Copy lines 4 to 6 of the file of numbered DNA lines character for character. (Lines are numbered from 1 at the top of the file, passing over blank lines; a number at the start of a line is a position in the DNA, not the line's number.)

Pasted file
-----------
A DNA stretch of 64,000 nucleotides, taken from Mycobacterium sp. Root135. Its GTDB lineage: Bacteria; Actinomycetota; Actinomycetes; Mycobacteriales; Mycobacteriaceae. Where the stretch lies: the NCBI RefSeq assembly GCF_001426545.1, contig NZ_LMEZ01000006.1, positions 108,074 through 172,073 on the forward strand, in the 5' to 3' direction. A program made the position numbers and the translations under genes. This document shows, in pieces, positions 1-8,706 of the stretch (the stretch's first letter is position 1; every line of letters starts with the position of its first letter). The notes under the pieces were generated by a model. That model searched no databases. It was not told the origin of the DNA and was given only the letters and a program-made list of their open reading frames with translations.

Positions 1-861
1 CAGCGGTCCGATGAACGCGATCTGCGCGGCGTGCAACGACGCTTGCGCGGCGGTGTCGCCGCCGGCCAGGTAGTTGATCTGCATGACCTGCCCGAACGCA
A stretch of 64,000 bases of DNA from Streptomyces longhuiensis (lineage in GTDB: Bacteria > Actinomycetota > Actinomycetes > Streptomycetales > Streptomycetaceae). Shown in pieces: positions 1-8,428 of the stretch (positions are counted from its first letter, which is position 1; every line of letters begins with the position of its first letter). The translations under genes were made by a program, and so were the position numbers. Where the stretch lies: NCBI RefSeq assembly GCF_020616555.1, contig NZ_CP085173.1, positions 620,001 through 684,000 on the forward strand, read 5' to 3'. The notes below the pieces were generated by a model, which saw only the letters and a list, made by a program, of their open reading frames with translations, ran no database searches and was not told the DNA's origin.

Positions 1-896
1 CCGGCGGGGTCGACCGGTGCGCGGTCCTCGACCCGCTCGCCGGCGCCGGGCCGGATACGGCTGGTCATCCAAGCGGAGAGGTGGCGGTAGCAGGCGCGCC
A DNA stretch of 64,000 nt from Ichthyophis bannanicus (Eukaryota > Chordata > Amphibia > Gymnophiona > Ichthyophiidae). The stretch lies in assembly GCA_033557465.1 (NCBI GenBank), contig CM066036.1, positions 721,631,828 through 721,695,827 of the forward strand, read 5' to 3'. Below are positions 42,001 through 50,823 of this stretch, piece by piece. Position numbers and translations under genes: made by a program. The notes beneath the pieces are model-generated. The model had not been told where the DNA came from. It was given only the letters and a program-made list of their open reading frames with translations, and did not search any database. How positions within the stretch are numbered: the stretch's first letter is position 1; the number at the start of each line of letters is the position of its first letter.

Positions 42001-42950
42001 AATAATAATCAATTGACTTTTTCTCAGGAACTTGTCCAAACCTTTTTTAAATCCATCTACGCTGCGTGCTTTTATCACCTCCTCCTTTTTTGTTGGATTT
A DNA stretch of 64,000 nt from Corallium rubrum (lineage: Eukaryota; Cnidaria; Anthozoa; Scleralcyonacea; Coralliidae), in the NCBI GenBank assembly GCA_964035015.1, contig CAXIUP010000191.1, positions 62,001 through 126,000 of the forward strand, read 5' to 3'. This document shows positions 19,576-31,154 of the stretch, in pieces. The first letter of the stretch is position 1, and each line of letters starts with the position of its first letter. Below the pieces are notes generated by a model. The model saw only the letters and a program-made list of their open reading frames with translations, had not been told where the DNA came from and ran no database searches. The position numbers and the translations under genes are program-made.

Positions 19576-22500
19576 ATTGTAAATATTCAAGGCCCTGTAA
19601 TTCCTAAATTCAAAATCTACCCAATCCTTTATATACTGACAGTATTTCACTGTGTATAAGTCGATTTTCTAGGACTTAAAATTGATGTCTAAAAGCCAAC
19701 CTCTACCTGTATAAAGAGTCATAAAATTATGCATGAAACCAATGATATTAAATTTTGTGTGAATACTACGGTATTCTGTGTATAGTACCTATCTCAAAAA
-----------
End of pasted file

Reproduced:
A stretch of 64,000 bases of DNA from Streptomyces longhuiensis (lineage in GTDB: Bacteria > Actinomycetota > Actinomycetes > Streptomycetales > Streptomycetaceae). Shown in pieces: positions 1-8,428 of the stretch (positions are counted from its first letter, which is position 1; every line of letters begins with the position of its first letter). The translations under genes were made by a program, and so were the position numbers. Where the stretch lies: NCBI RefSeq assembly GCF_020616555.1, contig NZ_CP085173.1, positions 620,001 through 684,000 on the forward strand, read 5' to 3'. The notes below the pieces were generated by a model, which saw only the letters and a list, made by a program, of their open reading frames with translations, ran no database searches and was not told the DNA's origin.

Positions 1-896
1 CCGGCGGGGTCGACCGGTGCGCGGTCCTCGACCCGCTCGCCGGCGCCGGGCCGGATACGGCTGGTCATCCAAGCGGAGAGGTGGCGGTAGCAGGCGCGCC